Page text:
Medicare Part D (Prescription Part) … and the temptation to postpone enrollment.

by Michael on October 26, 2019

in Uncategorized

Is it okay to put off enrolling in a Part D plan when a person enters Medicare? Well, the simply answer is “you can”, but what are the ramifications of doing so?

According to the Medicare Web Site: “Medicare calculates the penalty by multiplying 1% of the “national base beneficiary premium” ($33.19 in 2019 and $32.74 in 2020) times the number of full, uncovered months you didn’t have Part D or creditable coverage. The monthly premium is rounded to the nearest $.10 and added to your monthly Part D premium.”

What does this mean for you? Here is one example: Suppose you entered Medicare in 2019 and choose to not buy a Part D Plan. Later, you decide you need one. I am going to use the age 70 for this example. So that is 60 months without coverage. If you take the “national base beneficiary premium” amount of 33.19 and times that by 1%, this is 33 cents. If you times that by the 60 months (without coverage) this translates to $19.80, per month, which is the increase in premium a person will pay for life. CMS administers this. The numbers shown can change [based on when a person actually enrolls and other factors] but this is a realistic example of what happens in the real world.

So is it just the additional premium of $237 per year (19.80 per month) that a person needs to be concerned with? No. It actually is not even the greatest concern.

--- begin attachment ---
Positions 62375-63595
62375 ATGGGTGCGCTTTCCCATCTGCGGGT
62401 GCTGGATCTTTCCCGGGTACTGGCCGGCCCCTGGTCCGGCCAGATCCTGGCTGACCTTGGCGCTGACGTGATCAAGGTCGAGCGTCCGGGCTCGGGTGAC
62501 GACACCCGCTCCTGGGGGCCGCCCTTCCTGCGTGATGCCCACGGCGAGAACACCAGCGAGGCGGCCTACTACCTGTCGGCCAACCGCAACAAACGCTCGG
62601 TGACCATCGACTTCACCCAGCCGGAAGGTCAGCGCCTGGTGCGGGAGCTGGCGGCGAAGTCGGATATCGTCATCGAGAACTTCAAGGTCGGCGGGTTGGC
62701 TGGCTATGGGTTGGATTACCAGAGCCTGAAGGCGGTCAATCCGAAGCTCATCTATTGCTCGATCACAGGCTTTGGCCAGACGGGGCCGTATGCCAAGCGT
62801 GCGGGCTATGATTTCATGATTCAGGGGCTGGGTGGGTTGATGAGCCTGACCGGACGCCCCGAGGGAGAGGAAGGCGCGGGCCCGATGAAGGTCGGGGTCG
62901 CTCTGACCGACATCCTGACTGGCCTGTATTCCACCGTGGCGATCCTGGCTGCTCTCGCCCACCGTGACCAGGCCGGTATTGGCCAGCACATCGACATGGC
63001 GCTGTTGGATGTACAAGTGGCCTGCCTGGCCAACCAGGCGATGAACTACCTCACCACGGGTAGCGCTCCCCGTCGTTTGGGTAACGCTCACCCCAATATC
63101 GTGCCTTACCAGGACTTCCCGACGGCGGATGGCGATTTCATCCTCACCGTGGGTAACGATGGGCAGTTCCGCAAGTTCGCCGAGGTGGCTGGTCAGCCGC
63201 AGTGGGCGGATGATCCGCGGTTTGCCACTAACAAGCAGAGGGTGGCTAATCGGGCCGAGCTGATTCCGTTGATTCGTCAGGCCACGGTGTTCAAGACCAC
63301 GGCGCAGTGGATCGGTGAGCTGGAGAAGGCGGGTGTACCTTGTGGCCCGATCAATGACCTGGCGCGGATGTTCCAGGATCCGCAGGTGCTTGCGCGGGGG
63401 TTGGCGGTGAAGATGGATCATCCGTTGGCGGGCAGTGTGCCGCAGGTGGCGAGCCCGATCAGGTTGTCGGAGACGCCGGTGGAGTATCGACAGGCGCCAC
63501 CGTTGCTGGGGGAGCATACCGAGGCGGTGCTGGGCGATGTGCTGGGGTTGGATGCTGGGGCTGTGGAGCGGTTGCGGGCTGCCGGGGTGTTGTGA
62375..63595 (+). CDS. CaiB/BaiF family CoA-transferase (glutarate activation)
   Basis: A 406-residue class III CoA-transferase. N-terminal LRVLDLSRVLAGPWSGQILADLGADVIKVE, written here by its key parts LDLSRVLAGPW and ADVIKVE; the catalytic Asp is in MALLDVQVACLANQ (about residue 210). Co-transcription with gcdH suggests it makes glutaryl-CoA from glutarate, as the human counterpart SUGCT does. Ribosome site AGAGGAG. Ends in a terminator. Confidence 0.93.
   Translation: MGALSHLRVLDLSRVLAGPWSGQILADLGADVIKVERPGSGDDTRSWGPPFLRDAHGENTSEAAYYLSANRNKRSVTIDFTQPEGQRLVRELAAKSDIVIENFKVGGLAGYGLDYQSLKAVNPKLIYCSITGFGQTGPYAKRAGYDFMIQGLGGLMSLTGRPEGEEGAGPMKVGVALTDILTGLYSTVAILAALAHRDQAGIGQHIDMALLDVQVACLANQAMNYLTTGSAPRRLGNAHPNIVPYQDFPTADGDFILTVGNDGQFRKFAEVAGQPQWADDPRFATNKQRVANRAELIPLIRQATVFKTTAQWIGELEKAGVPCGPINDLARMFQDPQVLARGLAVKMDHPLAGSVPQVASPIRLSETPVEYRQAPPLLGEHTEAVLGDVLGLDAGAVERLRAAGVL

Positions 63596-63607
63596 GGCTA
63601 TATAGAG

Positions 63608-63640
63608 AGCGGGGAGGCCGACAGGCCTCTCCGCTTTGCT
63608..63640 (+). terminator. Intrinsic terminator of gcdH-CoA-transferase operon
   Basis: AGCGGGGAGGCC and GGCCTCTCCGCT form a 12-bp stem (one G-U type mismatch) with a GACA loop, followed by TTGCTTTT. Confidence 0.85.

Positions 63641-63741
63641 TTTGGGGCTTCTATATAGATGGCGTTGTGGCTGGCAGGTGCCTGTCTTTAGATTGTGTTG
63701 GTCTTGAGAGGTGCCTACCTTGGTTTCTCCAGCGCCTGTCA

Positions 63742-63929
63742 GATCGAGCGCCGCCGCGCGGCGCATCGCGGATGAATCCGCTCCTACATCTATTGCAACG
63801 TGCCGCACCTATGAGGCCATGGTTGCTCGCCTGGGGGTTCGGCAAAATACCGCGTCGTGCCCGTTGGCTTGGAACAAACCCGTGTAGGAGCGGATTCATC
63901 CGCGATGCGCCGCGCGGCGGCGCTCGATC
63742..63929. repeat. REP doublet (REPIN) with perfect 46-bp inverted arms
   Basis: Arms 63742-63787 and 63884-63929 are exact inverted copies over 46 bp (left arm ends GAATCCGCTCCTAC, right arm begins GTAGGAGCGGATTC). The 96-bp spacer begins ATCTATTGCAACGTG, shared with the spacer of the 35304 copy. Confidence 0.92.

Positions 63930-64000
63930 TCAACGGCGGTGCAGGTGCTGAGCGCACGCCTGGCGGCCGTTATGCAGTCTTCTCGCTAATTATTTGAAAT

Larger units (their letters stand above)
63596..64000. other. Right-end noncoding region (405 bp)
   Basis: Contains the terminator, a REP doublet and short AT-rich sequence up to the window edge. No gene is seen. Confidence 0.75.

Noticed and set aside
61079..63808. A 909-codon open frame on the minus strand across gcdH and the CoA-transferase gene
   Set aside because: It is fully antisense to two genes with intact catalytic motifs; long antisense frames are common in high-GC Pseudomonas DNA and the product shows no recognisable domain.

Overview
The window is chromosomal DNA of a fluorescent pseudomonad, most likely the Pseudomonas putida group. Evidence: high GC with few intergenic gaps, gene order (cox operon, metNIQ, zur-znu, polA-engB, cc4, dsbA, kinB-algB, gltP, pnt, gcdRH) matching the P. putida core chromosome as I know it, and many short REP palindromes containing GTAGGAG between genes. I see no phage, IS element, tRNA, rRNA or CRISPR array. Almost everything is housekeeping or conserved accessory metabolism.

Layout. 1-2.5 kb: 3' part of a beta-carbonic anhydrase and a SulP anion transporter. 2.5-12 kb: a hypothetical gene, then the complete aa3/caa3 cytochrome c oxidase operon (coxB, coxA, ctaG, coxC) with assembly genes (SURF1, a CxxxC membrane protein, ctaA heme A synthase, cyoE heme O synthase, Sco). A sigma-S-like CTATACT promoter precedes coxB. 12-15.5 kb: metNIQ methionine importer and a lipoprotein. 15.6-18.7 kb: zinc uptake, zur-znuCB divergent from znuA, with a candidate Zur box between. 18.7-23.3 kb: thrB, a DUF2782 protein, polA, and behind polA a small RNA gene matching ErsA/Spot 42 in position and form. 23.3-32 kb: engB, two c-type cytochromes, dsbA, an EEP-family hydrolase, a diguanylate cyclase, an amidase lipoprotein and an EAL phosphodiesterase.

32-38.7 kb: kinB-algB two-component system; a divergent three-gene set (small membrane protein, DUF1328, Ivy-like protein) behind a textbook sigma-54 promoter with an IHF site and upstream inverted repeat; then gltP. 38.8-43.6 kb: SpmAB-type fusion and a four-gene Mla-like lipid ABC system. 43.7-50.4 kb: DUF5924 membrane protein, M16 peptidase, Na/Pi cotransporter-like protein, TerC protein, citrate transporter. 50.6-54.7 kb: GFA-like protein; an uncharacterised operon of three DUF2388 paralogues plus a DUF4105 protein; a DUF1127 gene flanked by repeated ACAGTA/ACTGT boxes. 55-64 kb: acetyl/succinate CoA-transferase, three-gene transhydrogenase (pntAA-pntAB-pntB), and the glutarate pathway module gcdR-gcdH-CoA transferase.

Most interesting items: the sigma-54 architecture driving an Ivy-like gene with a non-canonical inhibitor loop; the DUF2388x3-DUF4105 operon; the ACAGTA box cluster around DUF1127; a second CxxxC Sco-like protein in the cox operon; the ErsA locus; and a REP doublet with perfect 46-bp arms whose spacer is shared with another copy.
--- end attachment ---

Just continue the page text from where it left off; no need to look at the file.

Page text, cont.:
When a person enrolls in Medicare they are allowed to join a Part D plan, no matter the month. But to enroll later, the enrollment must wait until a January (in almost all cases). How does a person pay for a prescription or prescriptions, after a medical situation presents, until then? In most cases with cash. And the difference between a “cash price” and an “insured price” can be astronomical.

I do not think it’s an exaggeration to say that thousands of dollars are at risk, and not just “at risk”, it happens fairly often. Just to illustrate this further, even Medi-Cal (Medicaid) will usually purchase a Part D plan for their members as opposed to them paying for the drugs themselves.

In short, unless you have a prescription coverage elsewhere, I highly advise you to purchase Part D coverage when enrolling in Mediare. The cost is low and must be measured against a huge risk if you decide to forego or postpone coverage.

Even if you postpone other insurances that are needed, please do not postpone this insurance.

Call me for more information about this or Medicare Supplement plans. You will be glad you did.

Michael Myers
209-390-1163

CA License 0561502

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